Edited by Devil's Advocate

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In the case of Vermont, they have a contract with Amtrak to run passenger trains and have done everything within the law to keep service on those lines. Vermont could have grounds to sue if Amtrak doesn't hold up their end of the deal.

Also, AFAIK, the EA is the ONLY train on the stretch east of Whitehall. I have never seen another train there. (I live 20 miles away.)

Edited by the_traveler

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So, Congress requires PTC, so Amtrak says no PTC, no Amtrak, even though Congress made exceptions for these areas. That is the law, amtrak will ignore that law.

 

But the law requiring F&B to pay for itsrlf, Amtrak insists on following.

 

Hypocrisy, party of one?

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So Amtrak basically proposes to eliminate the national network on Dec 31 and there are still people making apologies for the leadership and claiming to be passenger train supporters? If Amtrak announced they were closing the doors tommorow, would people still claim it would be more efficient and we just don't see the big picture?

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I know this goes against the thoughts of the Amtrak Apologists here, but IMHO, Amtrak wants to, and will, kill all LD routes in the next few years. Death by a thousand small cuts.

Edited by tonys96

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So, Congress requires PTC, so Amtrak says no PTC, no Amtrak, even though Congress made exceptions for these areas. That is the law, amtrak will ignore that law.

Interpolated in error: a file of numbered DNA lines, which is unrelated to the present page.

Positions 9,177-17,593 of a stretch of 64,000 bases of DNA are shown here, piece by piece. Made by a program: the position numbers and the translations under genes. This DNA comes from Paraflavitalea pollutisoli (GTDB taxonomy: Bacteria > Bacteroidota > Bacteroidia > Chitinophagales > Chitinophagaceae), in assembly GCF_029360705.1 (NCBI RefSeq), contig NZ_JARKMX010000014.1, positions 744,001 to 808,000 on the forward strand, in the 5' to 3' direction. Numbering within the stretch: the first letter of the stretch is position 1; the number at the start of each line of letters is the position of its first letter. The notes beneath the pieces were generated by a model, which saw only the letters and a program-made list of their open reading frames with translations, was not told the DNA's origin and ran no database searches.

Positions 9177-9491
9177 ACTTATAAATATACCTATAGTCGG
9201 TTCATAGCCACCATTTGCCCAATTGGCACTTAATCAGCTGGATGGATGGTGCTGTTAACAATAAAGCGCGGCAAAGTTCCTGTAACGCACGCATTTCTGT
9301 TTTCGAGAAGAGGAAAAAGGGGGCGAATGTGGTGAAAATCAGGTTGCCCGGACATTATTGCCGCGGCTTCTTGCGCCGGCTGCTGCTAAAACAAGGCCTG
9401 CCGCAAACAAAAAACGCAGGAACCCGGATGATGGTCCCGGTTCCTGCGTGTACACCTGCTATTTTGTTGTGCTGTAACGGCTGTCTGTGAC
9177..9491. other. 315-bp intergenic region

But the law requiring F&B to pay for itsrlf, Amtrak insists on following.

 

Hypocrisy, party of one?

 

These routes aren't even required to have PTC. They are all, I believe, PTC exempt.

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So, Congress requires PTC, so Amtrak says no PTC, no Amtrak, even though Congress made exceptions for these areas. That is the law, amtrak will ignore that law.

 

But the law requiring F&B to pay for itsrlf, Amtrak insists on following.

 

Hypocrisy, party of one?

These routes aren't even required to have PTC. They are all, I believe, PTC exempt.

True, and I said that in my post.

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If my company just had several preventable accidents occur in short order like Amtrak had this year, you can bet they would resort to overkill to keep that from happening again. I work in the construction/transportation industry. What may seem like overkill is often in response to preventable accidents.

Look at it like this, in my industry we have OSHA minimum requirements for safety (think of the FRA minimum PTC requirements here). Good companies go beyond the minimum requirements in order to be safe. I have trouble faulting the Amtrak Board in this action considering what has happened this year.

Most of the accidents this year have been grade crossing incidents, which PTC really could not have avoided. The Cascades derailment to my knowledge is the only major crash this year (technically last year) that PTC would have prevented.
Forgetting the SC crash?

 

Ironically, CSX had suspended the signal system IN ORDER TO DO WORK TO INSTALL PTC, when the crash occurred. So PTC would not have prevented this crash.

 

jb

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I’m wondering, did Amtrak officials specifically mention these routes would be cut as of 12/31, or did the author just list the routes and route segments without PTC, assuming they would be cut?

 

Some of these non-PTC sections are quite short (Ethan Allen Express, CONO), and some would seemingly have relatively easy work-arounds (Texas Eagle, CONO, for example).

Edited by NativeSon5859